Then Jesus tells them not only he will suffer and die, but that they must also take up their cross and follow him. Then we have the ascension up the mountain, transfiguration, the appearance of Elijah and Moses, and the descent with questions about Elijah where Jesus reiterates the suffering that is coming.

With all those images in your mind, let me try to connect a few dots. Elijah is a sign of God’s war on wickedness and the evil that has cursed Israel and humanity. His ministry is a sign of the end of Israel and Judah, but is it is also a promise of a restoration to come as he heals, raises people from the dead, and serves pockets of faithful Jews.

He becomes a sign of the fulfillment of God’s promise to defeat evil, restore his people and fulfill HIs promise. When John the Baptist appears as a voice in the wilderness, he appears as the sign of Elijah. God is fulfilling his long-awaited promise. Jesus is that revealing of that promise. He has come as a conquering King, the Messiah, the warrior who will defeat evil and restore the land. The transfiguration reveals an overwhelming glimpse of the glory in Jesus and the glory that will shine in all people and creation when he has finished the war.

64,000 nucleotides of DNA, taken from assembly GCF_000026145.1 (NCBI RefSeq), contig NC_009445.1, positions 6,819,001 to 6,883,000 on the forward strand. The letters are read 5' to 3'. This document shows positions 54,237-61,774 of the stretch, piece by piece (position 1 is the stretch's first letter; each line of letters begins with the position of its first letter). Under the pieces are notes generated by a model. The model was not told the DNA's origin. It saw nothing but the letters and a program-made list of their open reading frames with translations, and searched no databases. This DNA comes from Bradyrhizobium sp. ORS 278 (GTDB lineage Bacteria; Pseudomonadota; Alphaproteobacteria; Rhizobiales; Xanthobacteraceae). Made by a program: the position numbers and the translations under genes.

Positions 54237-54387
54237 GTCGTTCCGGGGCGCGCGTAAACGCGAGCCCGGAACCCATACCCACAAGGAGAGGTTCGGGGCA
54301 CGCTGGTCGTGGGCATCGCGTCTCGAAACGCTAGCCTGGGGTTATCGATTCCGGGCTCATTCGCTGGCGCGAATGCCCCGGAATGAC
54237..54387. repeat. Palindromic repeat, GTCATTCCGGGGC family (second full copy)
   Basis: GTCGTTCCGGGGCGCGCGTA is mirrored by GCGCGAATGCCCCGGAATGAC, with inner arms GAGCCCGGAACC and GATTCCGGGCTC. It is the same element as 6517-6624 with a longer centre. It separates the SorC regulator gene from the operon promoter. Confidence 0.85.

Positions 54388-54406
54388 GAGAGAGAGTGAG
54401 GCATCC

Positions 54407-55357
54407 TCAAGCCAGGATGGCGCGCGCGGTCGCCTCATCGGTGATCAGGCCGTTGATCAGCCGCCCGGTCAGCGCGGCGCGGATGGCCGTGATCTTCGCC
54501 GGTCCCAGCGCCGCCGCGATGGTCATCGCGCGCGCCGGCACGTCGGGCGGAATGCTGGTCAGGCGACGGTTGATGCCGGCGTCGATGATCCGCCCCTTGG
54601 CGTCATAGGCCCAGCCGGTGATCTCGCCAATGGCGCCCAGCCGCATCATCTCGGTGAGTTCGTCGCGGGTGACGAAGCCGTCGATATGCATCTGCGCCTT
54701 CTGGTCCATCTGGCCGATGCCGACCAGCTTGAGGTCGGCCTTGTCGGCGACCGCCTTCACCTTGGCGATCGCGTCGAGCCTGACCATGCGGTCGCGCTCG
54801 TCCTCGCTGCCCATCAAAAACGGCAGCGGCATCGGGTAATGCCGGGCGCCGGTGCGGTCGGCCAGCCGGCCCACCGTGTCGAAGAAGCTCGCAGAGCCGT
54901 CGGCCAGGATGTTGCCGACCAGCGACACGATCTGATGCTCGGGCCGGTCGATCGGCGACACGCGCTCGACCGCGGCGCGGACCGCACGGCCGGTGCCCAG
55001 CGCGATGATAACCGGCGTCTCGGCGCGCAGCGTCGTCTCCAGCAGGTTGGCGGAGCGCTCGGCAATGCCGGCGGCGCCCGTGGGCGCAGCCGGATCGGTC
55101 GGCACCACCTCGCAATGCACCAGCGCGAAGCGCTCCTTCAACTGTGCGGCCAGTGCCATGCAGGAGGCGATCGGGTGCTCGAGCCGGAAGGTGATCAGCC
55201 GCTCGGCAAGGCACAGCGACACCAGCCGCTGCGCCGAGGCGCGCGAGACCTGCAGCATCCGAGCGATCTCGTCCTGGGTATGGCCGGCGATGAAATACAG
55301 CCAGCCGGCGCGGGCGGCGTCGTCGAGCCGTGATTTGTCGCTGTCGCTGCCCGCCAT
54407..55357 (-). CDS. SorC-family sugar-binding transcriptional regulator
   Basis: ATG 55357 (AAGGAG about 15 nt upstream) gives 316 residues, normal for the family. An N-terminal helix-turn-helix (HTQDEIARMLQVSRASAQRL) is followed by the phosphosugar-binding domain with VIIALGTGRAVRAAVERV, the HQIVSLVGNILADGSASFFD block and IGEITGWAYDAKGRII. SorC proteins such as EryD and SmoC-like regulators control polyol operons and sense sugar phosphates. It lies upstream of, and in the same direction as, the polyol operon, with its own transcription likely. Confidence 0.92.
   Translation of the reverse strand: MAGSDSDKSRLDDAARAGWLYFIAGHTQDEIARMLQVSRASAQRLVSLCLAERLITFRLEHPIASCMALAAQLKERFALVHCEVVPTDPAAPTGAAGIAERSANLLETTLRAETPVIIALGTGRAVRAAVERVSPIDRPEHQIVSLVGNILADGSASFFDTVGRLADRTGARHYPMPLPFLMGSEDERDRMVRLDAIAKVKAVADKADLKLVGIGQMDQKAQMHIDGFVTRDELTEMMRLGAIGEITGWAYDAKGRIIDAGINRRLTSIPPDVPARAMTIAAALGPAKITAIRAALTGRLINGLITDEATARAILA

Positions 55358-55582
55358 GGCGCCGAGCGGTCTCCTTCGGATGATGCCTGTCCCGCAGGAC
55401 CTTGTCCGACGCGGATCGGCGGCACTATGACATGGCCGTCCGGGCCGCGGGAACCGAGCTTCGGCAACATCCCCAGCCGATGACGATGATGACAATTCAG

But now the twist. He will bring judgment upon evil even as He enters into that same judgment.

Why do the demons cry out when Jesus comes near? Because He has come to declare war on this world and the spirit of the world knows it. Thus the Pharisees and Sadducees resending to the spirit of the world, resist Jesus, threaten Jesus and want to kill Jesus. The Gospel story of the story of God’s war on evil. He has come to defeat the power of the evil one. The war with Pharaoh in Egypt was just a glimpse of this war. This is a war to the death. To defeat once and for all time, the power behind all the Pharaohs across all time.

This war will be won in the most unthinkable way: through defeat. The disciples cannot fathom it.

Hans Urs Von Balthasar describes the coming cross of Christ in this way,

No fighter is more divine than the one who can achieve victory through defeat. In the instant when he receives the deadly wound, his opponent falls to the ground, himself struck a final blow. For he strikes love and is thus himself struck by love. And by letting itself be struck, love proves what had to be proven: that it is indeed love. Once struck, the hate-filled opponent recognizes his boundaries and understands: behave as he pleases, nevertheless he is bounded on every side by a love that is great than he. Everything he may fling at love—insults, indifference, contempt, scornful derision, murderous silence, demonic slander—all of it can ever but prove love’s superiority; and the black the night, the more radiant does love shine.[3]